Wondering if t4 (Synthroid) Treatment of Hypothyroidism is the Answer

Prosanta asks metabolism.com if her thyroid blood test results indicate that treatment with t4 is required. I suspect that she is also wondering if other forms of treatment might be better (Armour Thyroid for example).

Here is what Prosanta writes:

Iamsuffering from Diabetes type2.recently on routine Blood test—
FT3(ECLIA) 2.33pg/ml
FT4 1.07ng/ml
TSH 9.32microIU/ml
AntiThyroid Peroxidase 37.02IU/ml
Do I need to take only Levothyroxine

In response to her question I offer my thoughts on whether someone beginning with thyroid hormone replacement therapy should start with t4.

Hi Prosanta

You know I can’t recommend medical therapy in this forum. I can make some general comments, however.

There is debate among endocrinologists about what level of TSH indicates a clinical degree of thyroid deficiency, but there is no doubt that a TSH of 9 is abnormally high. Since elevated TSH almost always indicates that the pituitary gland is releasing excessive TSH in response to thyroid hormone deficiency, unless there is a pituitary tumor (exceedingly rare), replacement therapy with thyroid hormone is indicated.

Thyroid hormone replacement therapy in the U.S. usually consists of taking a pure t4 product such as Synthroid or levothyroxine (generic t4). On this website you will notice extensive posting about treating hypothyroidism with alternative forms of thyroid hormone replacement, particularly desiccated thyroid products such as Armour Thyroid. An appropriate concern in a situation like yours is whether to take t4 only or to use desiccated thyroid or t4 plus t3 therapy.

If you are like most people in this country being treated with t4, you will wonder why someone might need alternative forms of thyroid hormone replacement. In the past year or so researchers have discovered that a portion of the population lacks the ability to normally metabolize t4 into the highly biologically active t3. This means that affected individuals may continue to experience symptoms of thyroid hormone deficiency when treated with conventional t4 therapy [http://www.metabolism.com/2009/11/07/breakthrough-discovery-thyroid-hormone-therapy-part-2/ ]. How does a person know if they won’t respond to t4? The simpliest approach is to try t4 and see how you feel. Then you and your doctor can decide whether you are a t4 responder or not.

You may be aware that Armour Thyroid and similar products are in very short supply in the U.S. Even if some advocates of desiccated thyroid therapy for hypothyroidism argue that only desiccated thyroid can result in a full return to normal, in my opinion the present shortage makes t4 therapy the clear initial choice. If symptoms of hypothyroidism persist even after a full course of t4 has been tried, then you may be forced to join the ranks of those struggling with the pharma industry to get desiccated thyroid products.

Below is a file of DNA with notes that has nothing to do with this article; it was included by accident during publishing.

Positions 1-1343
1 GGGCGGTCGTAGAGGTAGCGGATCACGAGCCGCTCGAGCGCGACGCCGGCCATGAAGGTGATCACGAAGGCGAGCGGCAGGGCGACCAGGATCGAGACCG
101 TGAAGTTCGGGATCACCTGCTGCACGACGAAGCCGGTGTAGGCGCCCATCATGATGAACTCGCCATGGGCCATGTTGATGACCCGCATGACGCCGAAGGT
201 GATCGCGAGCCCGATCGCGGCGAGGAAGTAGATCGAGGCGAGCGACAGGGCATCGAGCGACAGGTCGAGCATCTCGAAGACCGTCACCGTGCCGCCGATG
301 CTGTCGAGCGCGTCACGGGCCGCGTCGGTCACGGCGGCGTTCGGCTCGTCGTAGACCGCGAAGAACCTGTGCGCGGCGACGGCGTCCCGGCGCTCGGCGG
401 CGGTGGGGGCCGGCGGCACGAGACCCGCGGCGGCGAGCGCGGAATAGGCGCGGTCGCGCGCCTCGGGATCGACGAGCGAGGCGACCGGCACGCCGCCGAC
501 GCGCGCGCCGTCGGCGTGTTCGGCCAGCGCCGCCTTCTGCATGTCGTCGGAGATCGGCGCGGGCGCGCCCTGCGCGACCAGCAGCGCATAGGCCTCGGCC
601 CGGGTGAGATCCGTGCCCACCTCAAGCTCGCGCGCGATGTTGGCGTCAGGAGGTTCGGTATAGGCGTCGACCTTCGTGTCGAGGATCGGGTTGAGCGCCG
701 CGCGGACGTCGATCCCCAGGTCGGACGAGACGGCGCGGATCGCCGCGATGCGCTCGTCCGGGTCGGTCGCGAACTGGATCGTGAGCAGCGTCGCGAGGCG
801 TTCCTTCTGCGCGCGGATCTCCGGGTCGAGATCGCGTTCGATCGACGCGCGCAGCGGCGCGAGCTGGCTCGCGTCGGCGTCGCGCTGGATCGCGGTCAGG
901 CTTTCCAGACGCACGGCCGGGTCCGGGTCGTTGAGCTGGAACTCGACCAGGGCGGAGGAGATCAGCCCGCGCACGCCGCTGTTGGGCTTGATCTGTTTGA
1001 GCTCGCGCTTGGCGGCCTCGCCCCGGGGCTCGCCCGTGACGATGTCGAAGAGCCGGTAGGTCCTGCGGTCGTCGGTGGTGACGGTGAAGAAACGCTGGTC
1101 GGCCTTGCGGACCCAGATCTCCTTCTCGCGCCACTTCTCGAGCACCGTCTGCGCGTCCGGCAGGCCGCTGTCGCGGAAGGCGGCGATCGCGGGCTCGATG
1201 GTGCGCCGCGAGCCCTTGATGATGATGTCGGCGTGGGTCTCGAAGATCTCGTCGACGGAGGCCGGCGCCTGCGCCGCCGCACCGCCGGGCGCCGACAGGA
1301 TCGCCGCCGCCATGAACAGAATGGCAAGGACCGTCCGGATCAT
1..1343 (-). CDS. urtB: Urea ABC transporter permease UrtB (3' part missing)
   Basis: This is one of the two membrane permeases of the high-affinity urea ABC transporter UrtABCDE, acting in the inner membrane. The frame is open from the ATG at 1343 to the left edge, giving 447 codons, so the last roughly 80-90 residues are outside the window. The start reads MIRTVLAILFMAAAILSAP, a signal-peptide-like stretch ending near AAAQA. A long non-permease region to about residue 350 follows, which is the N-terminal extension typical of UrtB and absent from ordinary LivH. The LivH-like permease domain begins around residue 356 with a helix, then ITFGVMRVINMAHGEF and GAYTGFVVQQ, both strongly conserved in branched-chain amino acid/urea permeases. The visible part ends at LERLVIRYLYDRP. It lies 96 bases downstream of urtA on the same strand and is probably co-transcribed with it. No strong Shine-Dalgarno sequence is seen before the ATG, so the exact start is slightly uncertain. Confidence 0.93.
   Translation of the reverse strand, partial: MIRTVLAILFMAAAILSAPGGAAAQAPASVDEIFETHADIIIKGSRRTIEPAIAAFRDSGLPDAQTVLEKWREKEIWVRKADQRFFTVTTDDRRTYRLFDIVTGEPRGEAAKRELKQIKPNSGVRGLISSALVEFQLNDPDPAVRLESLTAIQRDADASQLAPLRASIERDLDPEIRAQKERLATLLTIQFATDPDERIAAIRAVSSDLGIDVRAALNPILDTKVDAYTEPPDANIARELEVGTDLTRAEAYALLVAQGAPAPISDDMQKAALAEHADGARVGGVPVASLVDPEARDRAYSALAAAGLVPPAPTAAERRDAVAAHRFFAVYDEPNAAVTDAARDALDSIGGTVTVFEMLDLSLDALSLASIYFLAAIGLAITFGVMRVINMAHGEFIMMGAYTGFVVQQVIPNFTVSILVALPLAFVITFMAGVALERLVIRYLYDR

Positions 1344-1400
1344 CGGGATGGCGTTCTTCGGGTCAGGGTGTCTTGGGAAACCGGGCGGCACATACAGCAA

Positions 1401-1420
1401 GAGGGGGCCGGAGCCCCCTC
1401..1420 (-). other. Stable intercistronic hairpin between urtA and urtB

Please discuss these ideas with your own physician.

The disclaimer and terms of service of metabolism.com applies to this and all my posts on this website.

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  • Ronald K Cobbs MD

    I agree with Dr Pepper, one of my mentors, that the TSH listed is abnormally elevated indicating a weakening thyroid. Endocrinologists debate about what level of TSH is considered elevated enough to require treatment.

    There are several differing methods. The one that I have found in the literature and that I use is the following. If the TSH is 10 or greater most endocrinologists will treat. If the TSH is elevated but not 10 or greater then you look at the Anti TPO level. If elevated it indicates an ongoing autoimmune antithyroid attack that will only result in further weakening of the thyroid in the future. If so, treatment is usually prescribed by the treating physician.

    In the labs that you posted the AntiTPO is 37 but you did not give the normal range for the lab used. If it is elevated, as it would in our lab which uses 35 as the upper limit, then treatment generally is given. This is the method I use.

    Others wait until the TSH is 10 or great since the literature states that most of these patients will also go on to develop symptomatic hypothyroidism in the future. If the Anti TPO is elevated and you do not choose to treat then repeating the TSH in several months and on a regular basis is a good idea. Most patients with elevated AntiTPO levels will ultimately find that their TSH values will continue to rise as the thyroid fails and will wind up on therapy.

    As you have read on this website, some people (and many on this forum) who need therapy choose desiccated thyroid. It is no secret that I follow the main stream endocrine literature and usually start therapy with synthetic T4 . However if therapy normalized the TSH and free T4 but the patients do not feel better, I add T3 (cytomel) to the therapy. While there is literature to support this method, many on this website might disagree.

    Ultimately, as was well stated by Dr Pepper, I can not specifically recommend therapy to you on a online forum. it is best to discuss this with your physician or health care professional in order to develop a plan that is best for you.

  • Natural Patterson

    I am on Levothyroxine 100 mcg. I had my thyroid removed and in less than a year I have gained 25 pounds. My diet consist of about 1200 cal per day. Why am I gaining weight? I was told that my harmone levels was out of control. What advice can you give me?

    Thank you!